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Re: Tertiary mammals in the Cretaceaous

> I have been reading Raup's book "The Nemesis Affair."  Yes I know it's a 
> tad old.  But he mentions that several Tertiary type mammals have been 
> found in the Cretaceous well before the meteorite impact.  Being pretty 
> clueless about early mammals, can anybody give some idea what he's 
> talking about?
> Thanks
> Joe Daniel

I'm not a paleontologist, but early mammals are my hobby, so I hope I 
can answer your question. Late Cretaceous mammals in North America were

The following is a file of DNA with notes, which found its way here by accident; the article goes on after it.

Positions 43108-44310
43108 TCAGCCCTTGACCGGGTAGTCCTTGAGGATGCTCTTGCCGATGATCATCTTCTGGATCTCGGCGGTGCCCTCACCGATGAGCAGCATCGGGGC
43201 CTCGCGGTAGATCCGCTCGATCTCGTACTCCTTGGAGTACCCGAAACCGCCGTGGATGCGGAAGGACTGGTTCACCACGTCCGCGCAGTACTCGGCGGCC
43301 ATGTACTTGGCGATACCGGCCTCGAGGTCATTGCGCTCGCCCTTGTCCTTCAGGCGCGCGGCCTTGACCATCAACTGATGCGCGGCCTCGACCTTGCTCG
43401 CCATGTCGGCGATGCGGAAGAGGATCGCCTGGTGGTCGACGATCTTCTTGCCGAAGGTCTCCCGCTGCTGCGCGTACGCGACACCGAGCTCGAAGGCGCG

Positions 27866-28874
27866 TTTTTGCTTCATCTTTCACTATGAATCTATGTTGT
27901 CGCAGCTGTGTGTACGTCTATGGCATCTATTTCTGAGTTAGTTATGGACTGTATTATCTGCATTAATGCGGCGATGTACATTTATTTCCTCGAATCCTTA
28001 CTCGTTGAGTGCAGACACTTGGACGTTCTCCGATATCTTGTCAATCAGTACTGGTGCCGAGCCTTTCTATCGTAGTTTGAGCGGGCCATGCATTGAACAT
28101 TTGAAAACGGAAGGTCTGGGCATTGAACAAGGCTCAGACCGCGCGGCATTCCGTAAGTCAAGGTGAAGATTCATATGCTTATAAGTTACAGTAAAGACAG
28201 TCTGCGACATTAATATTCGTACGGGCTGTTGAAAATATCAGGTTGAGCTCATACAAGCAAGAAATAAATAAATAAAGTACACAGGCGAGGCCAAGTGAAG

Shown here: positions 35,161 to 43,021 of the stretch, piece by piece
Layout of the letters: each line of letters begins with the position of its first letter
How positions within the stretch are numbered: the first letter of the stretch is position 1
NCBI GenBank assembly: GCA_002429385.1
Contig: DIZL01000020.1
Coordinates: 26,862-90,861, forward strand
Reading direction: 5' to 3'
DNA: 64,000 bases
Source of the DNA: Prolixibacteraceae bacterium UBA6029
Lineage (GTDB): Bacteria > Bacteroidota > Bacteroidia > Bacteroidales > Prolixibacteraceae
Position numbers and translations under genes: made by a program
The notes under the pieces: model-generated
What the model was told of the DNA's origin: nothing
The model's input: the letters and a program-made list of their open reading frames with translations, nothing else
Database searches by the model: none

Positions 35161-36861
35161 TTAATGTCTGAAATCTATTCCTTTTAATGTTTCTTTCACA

mainly multituberculates ( a rodent-like group of small mammals that 
are neither placentals nor marsupials, the two most important groups 
of extant mammals), primitive insectivore-like mammals and marsupials 
(opossum-like animals). Several genera of these animals also 
became extinct at the K/T-boundary. However some members of these groups 
that have been found in the Latest Cretacous are closely related to 
early tertiary (paleocene) mammals. In addition, primitive 
ungulates (the ancestors of today's hoofed mammals) also appear 
slightly BEFORE the K/T-boundary (the most famous genus in 
Protungulatum). This means that the modern (Tertiary-type) forms
from which today's mammals evolved  did not develop after the 
extinction of the dinosaurs, but were already existing before the K/T 
boundary event.